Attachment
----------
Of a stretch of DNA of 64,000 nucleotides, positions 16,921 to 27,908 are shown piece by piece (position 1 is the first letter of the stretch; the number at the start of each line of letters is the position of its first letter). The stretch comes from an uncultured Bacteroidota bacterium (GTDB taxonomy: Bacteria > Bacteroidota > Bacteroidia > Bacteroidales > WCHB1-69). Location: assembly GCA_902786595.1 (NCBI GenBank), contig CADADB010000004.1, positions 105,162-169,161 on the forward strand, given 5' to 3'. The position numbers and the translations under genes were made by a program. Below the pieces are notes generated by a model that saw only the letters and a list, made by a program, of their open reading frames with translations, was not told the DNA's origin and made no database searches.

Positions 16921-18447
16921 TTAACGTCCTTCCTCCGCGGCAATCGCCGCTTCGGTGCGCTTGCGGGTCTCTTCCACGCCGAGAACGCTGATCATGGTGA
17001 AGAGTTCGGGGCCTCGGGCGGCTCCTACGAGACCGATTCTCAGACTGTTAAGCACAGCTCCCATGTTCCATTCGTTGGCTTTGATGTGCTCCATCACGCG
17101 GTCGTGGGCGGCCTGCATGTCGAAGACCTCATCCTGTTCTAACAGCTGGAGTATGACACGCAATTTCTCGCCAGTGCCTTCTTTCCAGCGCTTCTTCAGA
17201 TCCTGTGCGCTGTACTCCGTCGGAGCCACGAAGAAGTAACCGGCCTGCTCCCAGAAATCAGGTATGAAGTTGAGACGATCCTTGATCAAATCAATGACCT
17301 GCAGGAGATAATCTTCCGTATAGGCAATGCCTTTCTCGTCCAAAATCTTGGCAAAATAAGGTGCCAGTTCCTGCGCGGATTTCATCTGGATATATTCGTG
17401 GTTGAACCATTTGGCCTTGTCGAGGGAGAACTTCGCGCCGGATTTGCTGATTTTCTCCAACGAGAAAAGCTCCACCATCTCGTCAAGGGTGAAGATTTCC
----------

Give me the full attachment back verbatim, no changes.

Of a stretch of DNA of 64,000 nucleotides, positions 16,921 to 27,908 are shown piece by piece (position 1 is the first letter of the stretch; the number at the start of each line of letters is the position of its first letter). The stretch comes from an uncultured Bacteroidota bacterium (GTDB taxonomy: Bacteria > Bacteroidota > Bacteroidia > Bacteroidales > WCHB1-69). Location: assembly GCA_902786595.1 (NCBI GenBank), contig CADADB010000004.1, positions 105,162-169,161 on the forward strand, given 5' to 3'. The position numbers and the translations under genes were made by a program. Below the pieces are notes generated by a model that saw only the letters and a list, made by a program, of their open reading frames with translations, was not told the DNA's origin and made no database searches.

Positions 16921-18447
16921 TTAACGTCCTTCCTCCGCGGCAATCGCCGCTTCGGTGCGCTTGCGGGTCTCTTCCACGCCGAGAACGCTGATCATGGTGA
17001 AGAGTTCGGGGCCTCGGGCGGCTCCTACGAGACCGATTCTCAGACTGTTAAGCACAGCTCCCATGTTCCATTCGTTGGCTTTGATGTGCTCCATCACGCG
17101 GTCGTGGGCGGCCTGCATGTCGAAGACCTCATCCTGTTCTAACAGCTGGAGTATGACACGCAATTTCTCGCCAGTGCCTTCTTTCCAGCGCTTCTTCAGA
17201 TCCTGTGCGCTGTACTCCGTCGGAGCCACGAAGAAGTAACCGGCCTGCTCCCAGAAATCAGGTATGAAGTTGAGACGATCCTTGATCAAATCAATGACCT
17301 GCAGGAGATAATCTTCCGTATAGGCAATGCCTTTCTCGTCCAAAATCTTGGCAAAATAAGGTGCCAGTTCCTGCGCGGATTTCATCTGGATATATTCGTG
17401 GTTGAACCATTTGGCCTTGTCGAGGGAGAACTTCGCGCCGGATTTGCTGATTTTCTCCAACGAGAAAAGCTCCACCATCTCGTCAAGGGTGAAGATTTCC